Monday, December 29, 2008
The dog has consumed many things he shouldn't and we are awaiting the results. The chocolate things didn't seem to kill him. I'm curious about what the red crayon is going to do. I need to locate the items the cat has removed from the tree and possibly stored in his hidey-hole. There is probably a pile there.
The Christmas vacation days are piled up ahead of us. There are seven more days until school begins again. I have a pile of errands to do. A pile of playdates to set up.
I should have entitled this post "piles." I thought that would sound too nasty, though.
Anybody out there working on a pile of New Year's resolutions? That is one pile I'm not going to work on.
p.s. Happy Birthday Wiggy
Tuesday, December 23, 2008
I loved getting those Christmas nightgowns. Every Christmas Eve, we received something flannel to sleep in from my Great Aunt. Every time I smell fresh flannel, I think of Christmas. Forget the smell of gingerbread, bring on the flannel!!!!
Christmas in these modern times just isn't the same as it was 40 years ago. Back then, stockings were not full of iTunes gift cards, jewelry for various body piercings, and pregnant Barbie dolls. No, there were oranges, chocolate coins, and troll dolls.
If someone approached me and told me they had a time machine and I could go anywhere in the past or the future, I would go to Christmas Eve, 1968, 1969, thereabouts. Back to an Old Spice Christmas.
Four o'clock on Christmas Eve, we would be pulling up in front of my Mother's parents' house. Those tacky, yet stunning, red plastic bells would be blinking on the front door. Upon entering, the smells of ham, scalloped potatoes, and other southern dishes would rush over me like a wave. Uncle Jimmy would greet us and take our coats (the racist tirades would come later, probably with the blessing). The parlor would be full of gifts and my sister and I would quickly determine which ones were ours. The vast majority of the remaining gifts would say to "mother" or "daddy", since almost everyone else was someone's mother or daddy, the gift distribution would prove to be tricky later.
After an inspection of the dining table, I would head for the kitchen. My grandfather would immediately put a slice of warm ham in my hands, and the ladies, except for my great aunt, would be clustered around the appliances in the kitchen. My great aunt would have created a throne for herself somewhere and would be awaiting her subjects. Soon dinner would begin, after a questionable blessing by Uncle Jimmy. There was rarely a children's table, we all crowed together at one table. My sister and I, being by far the youngest, felt special using the "good" crystal, silver and damask napkins.
Next, the present frenzy began. It took quite a while to find out which "daddy" on the tag matched the actual daddy in the room. One of these "daddy" packages always contained a fruitcake. Once someone's daddy opened the fruitcake and suddered and grimaced, the package was passed on to my grandfather for whom it was intended. He actually ate the things. He claimed it would not be Christmas without one. Another "daddy" package contained an assortment of Old Spice products. I'm not sure if this was intended for my daddy, my mother's daddy, or my cousin's daddy, but there was always a sound of great appreciation. The Old Spice assortment contained what appeared to be 10 products. I did not know of any daddy at that time who used more than 2 or three grooming products, so I cannot imagine what all of those products were for. My sister and I received something flannel, and usually something quite bizarre from my great aunt. The "mother" packages often contained stockings (NOT pantyhose, heaven forbid), or a 3-month supply of AquaNet hairspray. At some point during the evening, we would walk around the corner to my "daddy's daddy's" house. My father's parents divorced when he was a child. We never called this man our grandfather, but we had to visit him and his wife for a few minutes every Christmas Eve. The house always smelled like vegetable soup and seemed to be littered with things that elderly people needed but should not display. If we were lucky, we could sample some of the soupy smelling substance and afterwards see any new additions to the gun cabinet.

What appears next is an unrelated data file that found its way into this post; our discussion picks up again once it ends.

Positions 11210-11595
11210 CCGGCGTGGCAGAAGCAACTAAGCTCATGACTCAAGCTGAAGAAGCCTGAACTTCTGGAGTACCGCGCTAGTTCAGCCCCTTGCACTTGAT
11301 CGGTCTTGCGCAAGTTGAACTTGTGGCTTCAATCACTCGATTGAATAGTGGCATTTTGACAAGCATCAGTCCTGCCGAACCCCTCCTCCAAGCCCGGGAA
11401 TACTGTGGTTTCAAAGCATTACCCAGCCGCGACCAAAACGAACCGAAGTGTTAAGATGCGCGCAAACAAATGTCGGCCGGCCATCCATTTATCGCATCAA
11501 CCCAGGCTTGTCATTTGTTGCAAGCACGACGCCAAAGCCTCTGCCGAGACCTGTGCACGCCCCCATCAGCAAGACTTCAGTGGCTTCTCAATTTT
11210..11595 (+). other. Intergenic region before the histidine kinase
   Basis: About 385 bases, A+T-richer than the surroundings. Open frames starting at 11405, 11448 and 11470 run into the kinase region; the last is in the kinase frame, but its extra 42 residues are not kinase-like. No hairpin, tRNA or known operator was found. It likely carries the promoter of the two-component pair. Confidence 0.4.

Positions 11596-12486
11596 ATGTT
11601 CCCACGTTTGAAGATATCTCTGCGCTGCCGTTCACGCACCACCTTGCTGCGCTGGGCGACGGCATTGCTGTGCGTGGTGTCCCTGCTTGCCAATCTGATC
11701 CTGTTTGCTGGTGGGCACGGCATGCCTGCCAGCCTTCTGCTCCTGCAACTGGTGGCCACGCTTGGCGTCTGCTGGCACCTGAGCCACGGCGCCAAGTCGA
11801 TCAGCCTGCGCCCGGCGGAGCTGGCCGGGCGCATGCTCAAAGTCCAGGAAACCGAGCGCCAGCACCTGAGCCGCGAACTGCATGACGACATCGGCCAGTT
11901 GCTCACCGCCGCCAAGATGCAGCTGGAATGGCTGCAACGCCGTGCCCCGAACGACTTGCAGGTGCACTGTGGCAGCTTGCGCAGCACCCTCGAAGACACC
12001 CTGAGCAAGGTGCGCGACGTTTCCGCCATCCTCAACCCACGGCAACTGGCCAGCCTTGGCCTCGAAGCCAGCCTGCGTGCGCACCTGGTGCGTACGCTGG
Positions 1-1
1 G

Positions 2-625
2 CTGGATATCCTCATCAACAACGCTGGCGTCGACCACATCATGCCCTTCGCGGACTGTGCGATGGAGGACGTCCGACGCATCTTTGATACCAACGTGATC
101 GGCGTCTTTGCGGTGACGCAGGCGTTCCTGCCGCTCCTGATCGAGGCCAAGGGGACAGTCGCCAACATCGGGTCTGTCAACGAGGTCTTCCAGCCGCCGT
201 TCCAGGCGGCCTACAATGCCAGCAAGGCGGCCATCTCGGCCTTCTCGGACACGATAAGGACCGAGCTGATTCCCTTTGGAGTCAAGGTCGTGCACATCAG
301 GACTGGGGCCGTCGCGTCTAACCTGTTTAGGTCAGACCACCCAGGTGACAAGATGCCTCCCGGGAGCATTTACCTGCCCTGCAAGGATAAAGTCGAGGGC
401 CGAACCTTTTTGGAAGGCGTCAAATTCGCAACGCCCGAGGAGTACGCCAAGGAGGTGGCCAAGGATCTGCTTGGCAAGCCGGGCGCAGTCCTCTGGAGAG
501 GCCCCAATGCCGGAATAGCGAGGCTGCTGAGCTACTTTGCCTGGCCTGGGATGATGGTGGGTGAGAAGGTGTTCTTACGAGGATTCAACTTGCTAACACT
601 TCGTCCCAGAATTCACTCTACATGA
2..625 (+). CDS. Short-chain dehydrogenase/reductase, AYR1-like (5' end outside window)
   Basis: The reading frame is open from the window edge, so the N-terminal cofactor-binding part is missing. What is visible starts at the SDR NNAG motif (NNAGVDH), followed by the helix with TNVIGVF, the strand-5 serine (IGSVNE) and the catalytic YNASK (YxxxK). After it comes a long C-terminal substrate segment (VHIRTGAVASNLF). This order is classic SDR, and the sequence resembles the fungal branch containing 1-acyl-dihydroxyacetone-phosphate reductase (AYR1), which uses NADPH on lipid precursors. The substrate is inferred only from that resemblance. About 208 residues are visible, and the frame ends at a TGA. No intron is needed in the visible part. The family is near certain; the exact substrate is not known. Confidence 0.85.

After a 15-minute ride home (unlike the 6-hour one I endure now), my sister and I would crawl happily into bed in our new flannel. I would sniff my new flannel deeply until I fell asleep.
The next frenzy would begin about 6:00 am. Puzzles! Games! Socks. Underwear. Tinkertoys! Then my mother's blueberry coffee cake. I endured it then, I was so anxious to consume my chocolate Santas and coins. I love it now. Then the phone would start ringing because my father's mother and stepfather were anxious for us to come to their house. A 5-minute drive would land us at their house amid another group of great uncles, aunts and somewhat strange cousins. I can never remember what we ate, because I was always thinking about dessert. Boiled custard. MMMMMMMMMMMM. My husband cringes when I try to explain it. Recipe lost to history. I can only eat it in my memory. Damn, it was good. More presents. More older people exchanging gifts of undergarments. Candy candy candy. My grandmother made candy. Lots of it. All colors. All kinds. The only requirement was the candy had to have enough sugar to make you wince.
Pleasant. No drama. Little chaos (at least where us kids were concerned). Every now and then a bit of a surprise. One year, a drunk (my mother's people lived near the "bad" side of downtown) in a Santa suit paid the family a visit on Christmas Eve (this might be the last year I believed in Santa). Uncle Jimmy's blessings could make a politically-correct diner's eyes bulge. Another year, a Christmas card house caught fire & the house would have burned down on Christmas Eve if my Dad hadn't run the flaming thing out the back door. Other than that . . .